The Centennial State turned 143 years old on August 1. And birthdays, whether we like them or not, are causes for looking back. From Mesa Verde National Park to Bent’s Old Fort, Colorado has plenty of famous, well-trafficked monuments that pay homage to its history. But the state also boasts a slew of lesser-known landmarks that, while small, provide a rich glimpse into how our 100,000 square miles grew up.

1. Westall Monument | Jefferson County

On August 28, 1898, Billy Westall—an engineer for the Denver, South Park, and Pacific Railroad—spotted sand and gravel blocking the tracks near today’s County Road 96 and Dome Rock. His sharp eyes allowed him to slow the train and save its 450 passengers, but the engine flipped over and killed Westall. A year or so later, the Ancient Order of United Workmen placed a granite monument near the crash site to honor the vigilant engineer.

2. Homestake Mine Disaster Headstone | Leadville

About 130 years ago, one of the worst avalanche disasters in Colorado history killed 10 miners outside Leadville. Nearly two weeks of heavy snow led to the slide, which buried several bunkhouses filled with sleeping miners. To pay tribute, Leadville residents raised almost $1,900 (about $50,000 today) to help pay for a six-foot-tall gravestone of a kneeling, head-bowed woman. The monument stands in the town’s Evergreen Cemetery, where eight of the men are buried.

3. Dearfield Agricultural Settlement | Weld County

After reading Booker T. Washington’s autobiography, Denver entrepreneur Oliver Toussaint Jackson decided to create Dearfield, a self-sufficient agricultural settlement for black people. Founded in 1910, it thrived until the Great Depression and Dust Bowl, when droughts and economic hardship forced residents to desert the town. A few abandoned buildings—including Jackson’s home and a gas station—remain.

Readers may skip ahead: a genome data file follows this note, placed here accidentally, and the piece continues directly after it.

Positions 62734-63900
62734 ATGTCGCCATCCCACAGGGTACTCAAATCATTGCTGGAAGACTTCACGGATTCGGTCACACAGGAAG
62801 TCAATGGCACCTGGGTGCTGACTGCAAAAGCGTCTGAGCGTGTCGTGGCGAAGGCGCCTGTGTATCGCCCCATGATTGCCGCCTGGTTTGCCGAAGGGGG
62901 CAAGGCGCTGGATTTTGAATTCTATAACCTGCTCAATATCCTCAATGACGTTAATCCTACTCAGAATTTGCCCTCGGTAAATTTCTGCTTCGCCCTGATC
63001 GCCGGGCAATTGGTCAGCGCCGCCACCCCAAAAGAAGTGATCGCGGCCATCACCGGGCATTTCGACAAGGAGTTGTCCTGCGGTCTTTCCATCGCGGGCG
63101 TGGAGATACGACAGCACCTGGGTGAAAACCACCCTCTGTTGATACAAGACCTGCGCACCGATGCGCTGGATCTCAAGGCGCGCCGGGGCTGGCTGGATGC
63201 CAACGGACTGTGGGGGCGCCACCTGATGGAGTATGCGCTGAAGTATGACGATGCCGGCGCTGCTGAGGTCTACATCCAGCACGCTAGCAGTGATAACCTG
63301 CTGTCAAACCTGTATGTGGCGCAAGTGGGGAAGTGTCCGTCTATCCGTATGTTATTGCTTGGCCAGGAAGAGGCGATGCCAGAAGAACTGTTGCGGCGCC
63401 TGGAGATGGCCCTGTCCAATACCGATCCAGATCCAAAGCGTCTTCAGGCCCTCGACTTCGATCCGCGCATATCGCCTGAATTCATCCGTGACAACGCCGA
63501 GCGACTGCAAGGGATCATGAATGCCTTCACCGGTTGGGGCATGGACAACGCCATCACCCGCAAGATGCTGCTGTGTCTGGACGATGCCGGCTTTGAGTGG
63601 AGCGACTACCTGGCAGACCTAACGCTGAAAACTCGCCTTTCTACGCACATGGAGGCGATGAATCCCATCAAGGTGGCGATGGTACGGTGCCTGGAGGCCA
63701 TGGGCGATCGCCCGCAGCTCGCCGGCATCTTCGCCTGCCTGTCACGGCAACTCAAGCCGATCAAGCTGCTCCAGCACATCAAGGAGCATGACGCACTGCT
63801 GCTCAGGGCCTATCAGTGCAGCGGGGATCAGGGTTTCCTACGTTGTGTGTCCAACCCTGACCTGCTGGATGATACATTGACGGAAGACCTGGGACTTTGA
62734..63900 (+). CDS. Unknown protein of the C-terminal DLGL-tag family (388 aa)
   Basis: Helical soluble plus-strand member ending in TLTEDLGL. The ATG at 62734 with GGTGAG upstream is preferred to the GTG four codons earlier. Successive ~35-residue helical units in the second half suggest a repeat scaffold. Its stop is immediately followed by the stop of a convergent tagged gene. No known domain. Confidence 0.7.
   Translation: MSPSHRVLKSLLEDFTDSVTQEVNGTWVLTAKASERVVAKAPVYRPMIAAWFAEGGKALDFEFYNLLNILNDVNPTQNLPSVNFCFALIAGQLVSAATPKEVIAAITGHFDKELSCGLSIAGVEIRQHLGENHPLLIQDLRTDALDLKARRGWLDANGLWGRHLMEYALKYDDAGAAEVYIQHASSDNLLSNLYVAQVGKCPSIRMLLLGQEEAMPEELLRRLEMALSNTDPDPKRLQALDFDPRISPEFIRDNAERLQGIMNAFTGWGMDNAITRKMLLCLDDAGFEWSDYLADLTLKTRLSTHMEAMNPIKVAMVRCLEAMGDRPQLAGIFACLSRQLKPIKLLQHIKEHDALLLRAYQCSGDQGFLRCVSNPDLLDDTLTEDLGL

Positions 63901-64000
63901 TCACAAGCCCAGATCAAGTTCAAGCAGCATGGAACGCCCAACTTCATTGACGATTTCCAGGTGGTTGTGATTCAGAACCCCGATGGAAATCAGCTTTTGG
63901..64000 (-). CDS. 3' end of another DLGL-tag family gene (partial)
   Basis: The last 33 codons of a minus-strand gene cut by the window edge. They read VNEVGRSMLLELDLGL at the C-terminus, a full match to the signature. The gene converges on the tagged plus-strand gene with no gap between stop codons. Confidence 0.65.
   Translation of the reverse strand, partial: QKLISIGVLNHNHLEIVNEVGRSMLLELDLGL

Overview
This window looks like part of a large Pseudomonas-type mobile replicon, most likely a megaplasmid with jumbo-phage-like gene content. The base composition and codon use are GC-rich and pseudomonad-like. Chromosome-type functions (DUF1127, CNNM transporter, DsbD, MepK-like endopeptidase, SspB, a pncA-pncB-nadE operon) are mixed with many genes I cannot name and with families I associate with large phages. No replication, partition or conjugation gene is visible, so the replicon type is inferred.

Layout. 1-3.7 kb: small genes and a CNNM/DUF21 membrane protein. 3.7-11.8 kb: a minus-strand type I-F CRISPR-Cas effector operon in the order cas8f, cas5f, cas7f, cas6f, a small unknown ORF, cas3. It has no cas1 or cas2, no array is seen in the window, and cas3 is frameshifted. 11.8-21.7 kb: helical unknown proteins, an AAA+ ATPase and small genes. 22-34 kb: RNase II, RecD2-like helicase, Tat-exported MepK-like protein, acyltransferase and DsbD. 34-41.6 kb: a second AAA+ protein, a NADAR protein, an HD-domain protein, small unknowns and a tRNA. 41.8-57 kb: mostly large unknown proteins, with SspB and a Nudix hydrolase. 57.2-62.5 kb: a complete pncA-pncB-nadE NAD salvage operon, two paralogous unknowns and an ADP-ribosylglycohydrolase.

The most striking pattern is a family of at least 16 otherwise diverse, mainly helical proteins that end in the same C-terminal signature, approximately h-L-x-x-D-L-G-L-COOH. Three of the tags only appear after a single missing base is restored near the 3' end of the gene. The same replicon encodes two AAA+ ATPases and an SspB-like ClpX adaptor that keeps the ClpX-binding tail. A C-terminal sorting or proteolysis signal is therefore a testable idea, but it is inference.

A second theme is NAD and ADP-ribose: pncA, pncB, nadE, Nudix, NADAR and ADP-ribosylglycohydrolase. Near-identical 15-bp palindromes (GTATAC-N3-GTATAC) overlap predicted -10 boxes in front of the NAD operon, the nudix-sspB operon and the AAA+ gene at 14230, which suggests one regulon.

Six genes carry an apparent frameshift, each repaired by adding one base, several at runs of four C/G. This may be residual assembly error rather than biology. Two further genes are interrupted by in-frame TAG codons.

Illustration by John S. Dykes

4. Silas S. Soule Assassination Memorial | Denver

An Army officer who came to the state to search for gold, Captain Silas S. Soule famously refused orders to attack a peaceful camp of Arapaho and Cheyenne Native Americans during the 1864 Sand Creek Massacre. Sixty-seven days after testifying against Colonel John Chivington, the leader of the assault, 26-year-old Soule was assassinated—likely as payback for exposing his boss’ actions. A small plaque at 15th and Arapahoe streets, erected in 2010, marks the approximate murder site.

5. Canary In A Coal Mine Memorial | Trinidad

The late 1800s coal-mining boom in southern Colorado helped transform sleepy Trinidad into a mini-metropolis (at least for a little while)—with big help from a small bird. Canaries are ultrasensitive to toxic underground gasses, and their squawks warned miners to evacuate their tunnels ASAP. In 2010, Trinidad celebrated the noisy little lifesavers by erecting a massive bronze statue of a caged canary, midchirp, on the town’s Main Street.